However, when the offending passenger is American, this isn’t very effective. What does work – or has for me, anyway – is a little bit of passive-aggressive in-flight theater. I always have cough drops with me, which I’ll offer to the coughing fiend. “That cough sounds terrible. Here, take these Ricola cough drops. They really work for me, and hopefully they will give you some relief.” The seat-kicking kid receives an offer of a notebook and a pen. “He seems pretty restless, maybe he might like to draw. . .?” Sometimes the mother takes the notebook, but more often she just starts paying more attention to her kid, and hopefully his restless feet.

Don’t be afraid to disturb your seatmate by moving around

I say this as a life-long fidgeter and leg-bouncer with excellent circulation (ask my doctor). Get up and walk around. Be that weirdo who stretches in the aisle. Perhaps forego burpees and jumping jacks, but you wouldn’t be the first person to do a mini-HIIT workout near the lavatories. If the seatbelt sign is on, do some leg exercises in your seat.

Flying with children

I flew from Seattle to Paris in early February, and on the other side of the aisle there was an elegant French mother in black leather pants, with three children under three. Somehow, the toddler and the three-year-old were perfectly happy to sit and color, play with their toys, eat the airplane meal, then nap. The baby slept soundly in the infant bed provided by the airlines. Even the flight attendants marveled at the ease with which the French mother managed her brood. Do you hate her as much as I do? When my daughter was little, I spent enough time researching how to manage small children during a long flight that I could have earned a degree. I brought along a “magic travel bag” from which I produced little presents (they weren’t expensive, just new), so she would never be bored. I also bribed her with candy and treats I never allowed her to eat at home. It worked (except for the one time she threw up Swedish Fish). Thus, think about how you can distract and entertain your kids before you fly. Consider saying no to things in advance of the flight, so you can say yes to them in the air. And if worse comes to worse, and you’re That Family, with the crying babies and seat-kicking grade schoolers, remember that the flight will end eventually.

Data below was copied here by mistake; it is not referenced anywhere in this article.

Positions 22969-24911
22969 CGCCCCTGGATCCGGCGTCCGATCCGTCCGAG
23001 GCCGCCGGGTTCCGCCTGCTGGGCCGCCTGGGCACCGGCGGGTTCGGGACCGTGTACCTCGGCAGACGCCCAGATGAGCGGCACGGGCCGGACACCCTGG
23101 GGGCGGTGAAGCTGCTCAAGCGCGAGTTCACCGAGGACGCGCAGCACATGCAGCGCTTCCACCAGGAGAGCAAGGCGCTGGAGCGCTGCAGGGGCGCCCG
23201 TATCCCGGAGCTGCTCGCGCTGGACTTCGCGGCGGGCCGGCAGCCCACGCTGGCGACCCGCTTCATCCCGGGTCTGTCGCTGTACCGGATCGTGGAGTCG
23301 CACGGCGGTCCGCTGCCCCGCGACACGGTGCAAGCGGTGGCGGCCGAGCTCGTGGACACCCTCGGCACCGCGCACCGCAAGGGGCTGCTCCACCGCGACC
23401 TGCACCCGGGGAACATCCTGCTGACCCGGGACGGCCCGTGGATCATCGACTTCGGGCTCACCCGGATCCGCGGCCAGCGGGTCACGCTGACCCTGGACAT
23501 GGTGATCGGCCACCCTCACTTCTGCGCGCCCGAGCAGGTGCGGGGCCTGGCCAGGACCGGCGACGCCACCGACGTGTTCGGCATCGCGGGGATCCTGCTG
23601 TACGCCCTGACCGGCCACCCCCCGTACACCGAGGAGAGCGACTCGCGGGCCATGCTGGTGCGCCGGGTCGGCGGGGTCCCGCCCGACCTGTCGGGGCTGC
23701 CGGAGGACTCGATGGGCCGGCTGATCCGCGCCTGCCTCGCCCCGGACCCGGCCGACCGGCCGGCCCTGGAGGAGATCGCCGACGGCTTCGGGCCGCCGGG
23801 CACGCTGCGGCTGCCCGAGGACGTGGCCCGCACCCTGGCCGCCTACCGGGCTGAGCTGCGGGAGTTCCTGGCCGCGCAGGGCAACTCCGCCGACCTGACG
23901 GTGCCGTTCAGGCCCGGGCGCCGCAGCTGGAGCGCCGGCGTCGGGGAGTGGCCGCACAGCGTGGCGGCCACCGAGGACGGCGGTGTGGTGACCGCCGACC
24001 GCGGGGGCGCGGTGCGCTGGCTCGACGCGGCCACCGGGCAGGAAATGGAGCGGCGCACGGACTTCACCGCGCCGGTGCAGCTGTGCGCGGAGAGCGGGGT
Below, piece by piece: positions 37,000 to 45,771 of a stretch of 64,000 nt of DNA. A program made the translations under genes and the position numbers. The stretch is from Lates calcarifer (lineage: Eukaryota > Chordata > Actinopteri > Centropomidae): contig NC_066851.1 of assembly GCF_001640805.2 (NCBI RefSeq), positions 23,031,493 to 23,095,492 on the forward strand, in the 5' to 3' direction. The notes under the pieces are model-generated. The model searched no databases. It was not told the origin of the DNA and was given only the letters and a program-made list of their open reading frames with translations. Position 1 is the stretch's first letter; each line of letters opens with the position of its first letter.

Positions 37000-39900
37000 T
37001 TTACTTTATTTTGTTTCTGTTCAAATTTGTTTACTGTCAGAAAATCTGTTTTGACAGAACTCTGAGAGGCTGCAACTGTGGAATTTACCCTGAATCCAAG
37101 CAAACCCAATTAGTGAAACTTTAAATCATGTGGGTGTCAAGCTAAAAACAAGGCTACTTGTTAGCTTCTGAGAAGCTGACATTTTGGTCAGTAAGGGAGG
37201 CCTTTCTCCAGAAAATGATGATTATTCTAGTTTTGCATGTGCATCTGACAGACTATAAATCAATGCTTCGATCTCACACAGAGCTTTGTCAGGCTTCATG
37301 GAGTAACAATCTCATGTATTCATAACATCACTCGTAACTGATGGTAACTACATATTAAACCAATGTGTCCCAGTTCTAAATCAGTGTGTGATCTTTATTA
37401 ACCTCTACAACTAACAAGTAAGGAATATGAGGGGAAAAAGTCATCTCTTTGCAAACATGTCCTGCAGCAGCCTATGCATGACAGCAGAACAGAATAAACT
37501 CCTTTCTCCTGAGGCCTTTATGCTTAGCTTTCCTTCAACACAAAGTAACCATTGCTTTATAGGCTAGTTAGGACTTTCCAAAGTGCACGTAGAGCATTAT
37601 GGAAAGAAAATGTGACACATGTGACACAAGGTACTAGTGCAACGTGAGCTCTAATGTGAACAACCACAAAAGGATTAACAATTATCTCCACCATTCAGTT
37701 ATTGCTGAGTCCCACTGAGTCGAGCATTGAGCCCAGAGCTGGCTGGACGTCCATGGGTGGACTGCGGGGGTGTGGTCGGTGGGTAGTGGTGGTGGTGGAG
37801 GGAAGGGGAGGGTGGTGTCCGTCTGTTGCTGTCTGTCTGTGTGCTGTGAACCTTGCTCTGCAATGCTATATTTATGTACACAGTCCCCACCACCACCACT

Final Thoughts on Long Haul Flights

It’s the definition of privilege to be able to fly halfway around the world in half a day, even with the minor discomforts and inconveniences. So, sit back and enjoy your flight (as they say), drink some water, watch a gentle movie, and feel the magic of time passing, knowing you’re that much closer to that croissant and café crème.